WENMAN, Sir Richard (1573-1640), of Thame Park, Oxon. and Twyford, Bucks.

Published in The History of Parliament: the House of Commons 1558-1603, ed. P.W. Hasler, 1981
Available from Boydell and Brewer



Family and Education

b. 1575, 1st s. of Thomas Wenman by Jane, da. of William West, 1st Baron Delaware. educ. ?Eton 1585; Oxf. Dec. 1587. m. (1) c.1595, Agnes (d.1617), da. of Sir George Fermor of Easton Neston, Northants., 4s. 5da.; (2) 1618, Anne or Alice, wid. of Thomas Roland and Robert Chamberlain; (3) Elizabeth (d.1629); (4) Mary (d.1638), da. and coh. of Thomas Keble of Essex. suc. fa. July 1577. Kntd. June 1596. cr. Baron Wenman [I] and Visct. Wenman [I] 30 July 1628.1

Offices Held

J.p.q. Oxon. by 1621, dep. lt. 1624, sheriff 1627-8.2


By marriage to the coheiress of John, Lord Williams of Thame (d.1559), Richard Wenman’s grandfather had added half Williams’s great estate to the already considerable fortune of a Witney clothier. Had they not been hampered by their Catholic sympathies, the Wenmans might have disputed the leadership of the Oxfordshire gentry with the family of Norris (its influence based largely on the other half of Williams’s lands) and the parvenu Knollys family. At Oxford, to which he proceeded after a period in the wardship of the Earl of Leicester, Wenman possibly had a tutor of Catholic leanings, and he married a wife who remained faithful to the traditions of a well-known Catholic family.3

Wenman was given much trouble by the religion of his first wife, an accomplished woman, who translated John Zonaras’s History of the World. John Gerard, the Jesuit, was told about Agnes Wenman while sheltering with the Cursons, her mother’s family, and went to minister to her without Wenman’s knowledge. It seems to have been at Wenman’s house that Gerard had his celebrated encounter with George Abbot. In his autobiography, written in 1609, Gerard describes Wenman himself as a protestant and insinuates that ambition made him so: ‘he hoped to be a baron and is still hoping’. When he and his wife were examined separately during the investigations following the Gunpowder Plot, and Agnes was found to have received incriminating letters from Elizabeth Vaux,Wenman protested that he had always strongly disapproved of his wife’s friendships.4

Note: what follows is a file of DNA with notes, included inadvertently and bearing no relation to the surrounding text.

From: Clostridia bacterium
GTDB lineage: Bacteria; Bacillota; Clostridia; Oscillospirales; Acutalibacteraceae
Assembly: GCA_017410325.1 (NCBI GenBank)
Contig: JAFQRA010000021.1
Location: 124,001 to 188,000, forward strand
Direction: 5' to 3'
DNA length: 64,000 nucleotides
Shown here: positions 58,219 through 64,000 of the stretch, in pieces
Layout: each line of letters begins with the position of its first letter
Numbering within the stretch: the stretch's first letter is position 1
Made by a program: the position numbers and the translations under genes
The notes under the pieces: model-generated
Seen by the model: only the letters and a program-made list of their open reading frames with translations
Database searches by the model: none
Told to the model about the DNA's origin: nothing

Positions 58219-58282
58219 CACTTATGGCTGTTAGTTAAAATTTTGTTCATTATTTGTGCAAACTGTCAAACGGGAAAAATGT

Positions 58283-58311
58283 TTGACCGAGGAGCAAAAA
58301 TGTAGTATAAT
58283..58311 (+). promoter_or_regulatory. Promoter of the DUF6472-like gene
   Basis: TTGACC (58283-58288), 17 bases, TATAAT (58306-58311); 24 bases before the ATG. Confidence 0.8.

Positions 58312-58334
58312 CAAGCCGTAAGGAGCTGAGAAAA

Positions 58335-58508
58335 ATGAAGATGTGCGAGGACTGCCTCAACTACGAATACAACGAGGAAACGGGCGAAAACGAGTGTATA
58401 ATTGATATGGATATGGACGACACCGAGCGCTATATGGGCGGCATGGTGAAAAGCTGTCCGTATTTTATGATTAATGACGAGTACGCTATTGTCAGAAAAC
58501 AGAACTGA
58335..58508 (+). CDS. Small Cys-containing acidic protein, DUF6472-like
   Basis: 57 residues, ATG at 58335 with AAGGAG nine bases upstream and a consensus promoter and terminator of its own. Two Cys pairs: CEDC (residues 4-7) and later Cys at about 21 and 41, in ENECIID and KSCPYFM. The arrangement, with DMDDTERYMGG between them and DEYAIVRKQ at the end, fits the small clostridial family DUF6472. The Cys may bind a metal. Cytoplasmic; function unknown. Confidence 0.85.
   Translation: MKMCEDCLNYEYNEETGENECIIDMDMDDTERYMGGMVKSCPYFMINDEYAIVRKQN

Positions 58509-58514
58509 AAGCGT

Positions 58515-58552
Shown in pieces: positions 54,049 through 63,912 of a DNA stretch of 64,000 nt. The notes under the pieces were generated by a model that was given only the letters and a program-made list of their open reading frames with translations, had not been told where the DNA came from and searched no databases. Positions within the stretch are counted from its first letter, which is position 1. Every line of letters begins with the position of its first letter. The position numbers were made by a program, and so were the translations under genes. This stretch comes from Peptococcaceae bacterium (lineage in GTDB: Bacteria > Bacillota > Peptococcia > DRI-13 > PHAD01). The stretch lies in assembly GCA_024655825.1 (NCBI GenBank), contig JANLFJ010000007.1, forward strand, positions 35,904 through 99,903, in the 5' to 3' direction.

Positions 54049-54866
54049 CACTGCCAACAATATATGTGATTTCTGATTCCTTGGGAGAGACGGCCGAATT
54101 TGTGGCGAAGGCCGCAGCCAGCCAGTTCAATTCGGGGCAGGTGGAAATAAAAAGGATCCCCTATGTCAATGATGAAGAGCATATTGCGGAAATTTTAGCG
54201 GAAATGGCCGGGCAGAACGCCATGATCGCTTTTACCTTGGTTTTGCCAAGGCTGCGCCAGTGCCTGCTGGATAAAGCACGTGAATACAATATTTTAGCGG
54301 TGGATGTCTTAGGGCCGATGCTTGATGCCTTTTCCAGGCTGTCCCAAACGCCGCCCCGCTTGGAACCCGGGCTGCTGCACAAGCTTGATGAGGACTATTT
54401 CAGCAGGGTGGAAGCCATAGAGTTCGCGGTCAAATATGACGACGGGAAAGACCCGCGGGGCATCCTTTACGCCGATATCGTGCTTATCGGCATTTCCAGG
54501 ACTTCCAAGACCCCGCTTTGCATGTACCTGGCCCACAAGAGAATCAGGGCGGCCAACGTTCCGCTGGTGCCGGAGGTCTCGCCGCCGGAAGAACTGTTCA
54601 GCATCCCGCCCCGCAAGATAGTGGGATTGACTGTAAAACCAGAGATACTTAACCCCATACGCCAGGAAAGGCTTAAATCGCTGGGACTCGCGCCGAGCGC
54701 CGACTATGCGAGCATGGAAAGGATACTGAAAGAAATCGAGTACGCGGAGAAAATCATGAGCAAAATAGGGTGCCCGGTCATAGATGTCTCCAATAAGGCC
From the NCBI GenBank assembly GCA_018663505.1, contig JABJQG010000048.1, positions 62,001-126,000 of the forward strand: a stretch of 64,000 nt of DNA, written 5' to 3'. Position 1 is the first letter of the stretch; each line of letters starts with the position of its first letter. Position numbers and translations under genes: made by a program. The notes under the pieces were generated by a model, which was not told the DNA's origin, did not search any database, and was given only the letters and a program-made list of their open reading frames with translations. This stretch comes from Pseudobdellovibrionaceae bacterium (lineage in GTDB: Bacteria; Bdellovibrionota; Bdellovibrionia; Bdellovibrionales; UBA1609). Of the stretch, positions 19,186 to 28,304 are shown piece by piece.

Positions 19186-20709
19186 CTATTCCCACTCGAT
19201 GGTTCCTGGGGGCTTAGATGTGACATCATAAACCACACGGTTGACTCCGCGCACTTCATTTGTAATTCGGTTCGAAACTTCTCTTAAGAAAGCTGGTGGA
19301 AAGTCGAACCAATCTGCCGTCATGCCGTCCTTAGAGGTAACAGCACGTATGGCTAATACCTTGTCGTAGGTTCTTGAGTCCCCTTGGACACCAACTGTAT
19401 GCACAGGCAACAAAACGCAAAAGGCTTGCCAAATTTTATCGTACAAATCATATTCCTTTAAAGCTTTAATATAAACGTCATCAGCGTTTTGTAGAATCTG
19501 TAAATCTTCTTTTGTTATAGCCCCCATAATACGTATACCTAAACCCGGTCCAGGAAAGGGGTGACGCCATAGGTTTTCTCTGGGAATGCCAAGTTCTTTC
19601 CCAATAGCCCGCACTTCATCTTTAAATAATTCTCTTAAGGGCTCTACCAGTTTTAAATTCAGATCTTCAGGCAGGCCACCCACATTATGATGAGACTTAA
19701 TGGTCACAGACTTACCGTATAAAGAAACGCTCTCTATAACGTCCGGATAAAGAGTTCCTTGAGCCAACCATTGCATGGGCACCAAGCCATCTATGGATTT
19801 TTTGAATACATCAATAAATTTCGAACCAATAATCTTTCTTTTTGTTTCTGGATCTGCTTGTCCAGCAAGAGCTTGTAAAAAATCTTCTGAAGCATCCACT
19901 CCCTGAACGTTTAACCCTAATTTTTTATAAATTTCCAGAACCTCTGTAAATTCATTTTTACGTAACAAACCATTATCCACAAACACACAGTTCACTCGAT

His knighting by Essex at Cadiz in 1596 and return to Parliament for Oxfordshire in the following year along with Sir William Knollys, Essex’s uncle, must have owed something to the support of the Knollys family: it was Sir William Knollys (by this time Viscount Wallingford) who later chose Wenman as deputy lieutenant. Wenman’s return was partly, however, a natural result of his position in the county, in a year when the Knollyses could not provide both knights. Wenman’s name is not to be found in the journals of the 1597 Parliament, but as a knight of the shire he might have served on the committees for enclosures (5 Nov.), the poor law (5, 22 Nov.), armour and weapons (8 Nov.), penal laws (8 Nov.), monopolies (10 Nov.) and the subsidy (15 Nov.). In 1601 Wenman was named chief overseer of the will of Sir Edward Norris. After sitting as knight for Oxfordshire in two more Parliaments, he achieved his hoped-for peerage. He died in 1640, and his will, which indicates no strong religious convictions, was proved on 30 Apr. of that year.5

Ref Volumes: 1558-1603

Author: Alan Harding


  • 1. DNB; CP; Vis. Oxon. (Harl. Soc. v), 179; F. G. Lee, Thame Church, 433-6, 439.
  • 2. CSP Dom. 1623-5, p. 407.
  • 3. CP; Cath. Rec. Soc. xxii. 114 and n; DNB (Fermor, Richard).
  • 4. DNB (Wenman, Thomas); John Gerard, Autobiog. of an Elizabethan, trans. Caraman, 169-70, 265; CSP Dom. 1603-10, pp. 240, 259, 266-7.
  • 5. D’Ewes, 552, 553, 555, 557, 561; CSP Dom. 1601-3, pp. 65-6; C142/594/49; PCC 47 Coventry.